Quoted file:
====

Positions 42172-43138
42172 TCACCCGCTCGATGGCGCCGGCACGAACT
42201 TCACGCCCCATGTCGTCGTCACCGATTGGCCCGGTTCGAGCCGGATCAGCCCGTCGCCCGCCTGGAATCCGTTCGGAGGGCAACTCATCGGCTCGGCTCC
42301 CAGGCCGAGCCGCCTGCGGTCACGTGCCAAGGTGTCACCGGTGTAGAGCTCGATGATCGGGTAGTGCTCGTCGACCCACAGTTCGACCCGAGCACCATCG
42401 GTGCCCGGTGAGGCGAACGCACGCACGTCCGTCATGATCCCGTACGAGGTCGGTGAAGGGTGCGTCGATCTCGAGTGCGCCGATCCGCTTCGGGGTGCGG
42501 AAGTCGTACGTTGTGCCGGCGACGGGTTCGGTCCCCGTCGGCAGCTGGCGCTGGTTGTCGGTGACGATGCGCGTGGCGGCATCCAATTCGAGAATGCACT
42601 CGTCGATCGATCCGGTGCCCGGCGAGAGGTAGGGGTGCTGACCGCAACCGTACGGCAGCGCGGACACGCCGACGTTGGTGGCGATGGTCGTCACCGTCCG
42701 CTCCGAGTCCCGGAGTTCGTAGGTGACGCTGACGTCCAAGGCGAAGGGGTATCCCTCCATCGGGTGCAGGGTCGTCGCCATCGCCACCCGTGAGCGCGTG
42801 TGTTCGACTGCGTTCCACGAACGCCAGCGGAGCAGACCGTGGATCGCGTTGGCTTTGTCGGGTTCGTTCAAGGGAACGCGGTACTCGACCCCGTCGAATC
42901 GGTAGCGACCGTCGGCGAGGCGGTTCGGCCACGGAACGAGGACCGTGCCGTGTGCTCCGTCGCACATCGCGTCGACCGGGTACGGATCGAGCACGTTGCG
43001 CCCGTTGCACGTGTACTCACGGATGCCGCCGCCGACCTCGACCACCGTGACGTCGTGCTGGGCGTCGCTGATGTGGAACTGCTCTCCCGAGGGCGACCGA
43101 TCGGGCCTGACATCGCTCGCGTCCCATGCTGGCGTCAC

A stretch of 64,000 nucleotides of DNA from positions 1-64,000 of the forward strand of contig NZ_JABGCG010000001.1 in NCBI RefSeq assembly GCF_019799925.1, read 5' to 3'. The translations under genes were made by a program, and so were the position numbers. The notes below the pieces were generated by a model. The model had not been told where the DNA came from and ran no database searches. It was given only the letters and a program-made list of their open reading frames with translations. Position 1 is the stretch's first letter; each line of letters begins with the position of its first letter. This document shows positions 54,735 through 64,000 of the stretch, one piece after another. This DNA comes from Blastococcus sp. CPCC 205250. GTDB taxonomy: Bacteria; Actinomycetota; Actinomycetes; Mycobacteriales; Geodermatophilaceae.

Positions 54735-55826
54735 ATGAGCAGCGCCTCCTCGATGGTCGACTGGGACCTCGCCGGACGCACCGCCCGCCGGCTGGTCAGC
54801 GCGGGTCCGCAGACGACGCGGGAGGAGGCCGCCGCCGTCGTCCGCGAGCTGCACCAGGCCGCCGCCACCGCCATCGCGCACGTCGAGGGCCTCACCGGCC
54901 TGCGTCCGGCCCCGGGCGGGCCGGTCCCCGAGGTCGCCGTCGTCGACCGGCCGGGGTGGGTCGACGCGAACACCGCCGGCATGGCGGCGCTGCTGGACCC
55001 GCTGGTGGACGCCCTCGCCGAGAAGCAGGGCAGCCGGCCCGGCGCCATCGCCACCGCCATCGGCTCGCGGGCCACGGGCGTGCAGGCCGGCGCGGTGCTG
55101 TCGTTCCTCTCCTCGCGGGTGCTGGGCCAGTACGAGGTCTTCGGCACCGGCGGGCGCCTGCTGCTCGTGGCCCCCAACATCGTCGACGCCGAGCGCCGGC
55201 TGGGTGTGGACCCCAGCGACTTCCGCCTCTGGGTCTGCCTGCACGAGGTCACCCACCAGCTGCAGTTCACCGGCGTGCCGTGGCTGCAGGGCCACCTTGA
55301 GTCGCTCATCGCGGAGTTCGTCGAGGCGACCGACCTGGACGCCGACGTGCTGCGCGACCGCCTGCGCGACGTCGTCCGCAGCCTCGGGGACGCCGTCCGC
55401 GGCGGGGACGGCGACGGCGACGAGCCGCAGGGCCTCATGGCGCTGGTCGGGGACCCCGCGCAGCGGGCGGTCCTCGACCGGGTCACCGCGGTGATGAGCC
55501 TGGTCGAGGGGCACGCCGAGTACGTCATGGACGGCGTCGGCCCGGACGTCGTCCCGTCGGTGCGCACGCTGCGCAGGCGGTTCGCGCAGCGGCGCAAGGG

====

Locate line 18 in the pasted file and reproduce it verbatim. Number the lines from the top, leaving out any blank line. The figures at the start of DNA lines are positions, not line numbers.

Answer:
55001 GCTGGTGGACGCCCTCGCCGAGAAGCAGGGCAGCCGGCCCGGCGCCATCGCCACCGCCATCGGCTCGCGGGCCACGGGCGTGCAGGCCGGCGCGGTGCTG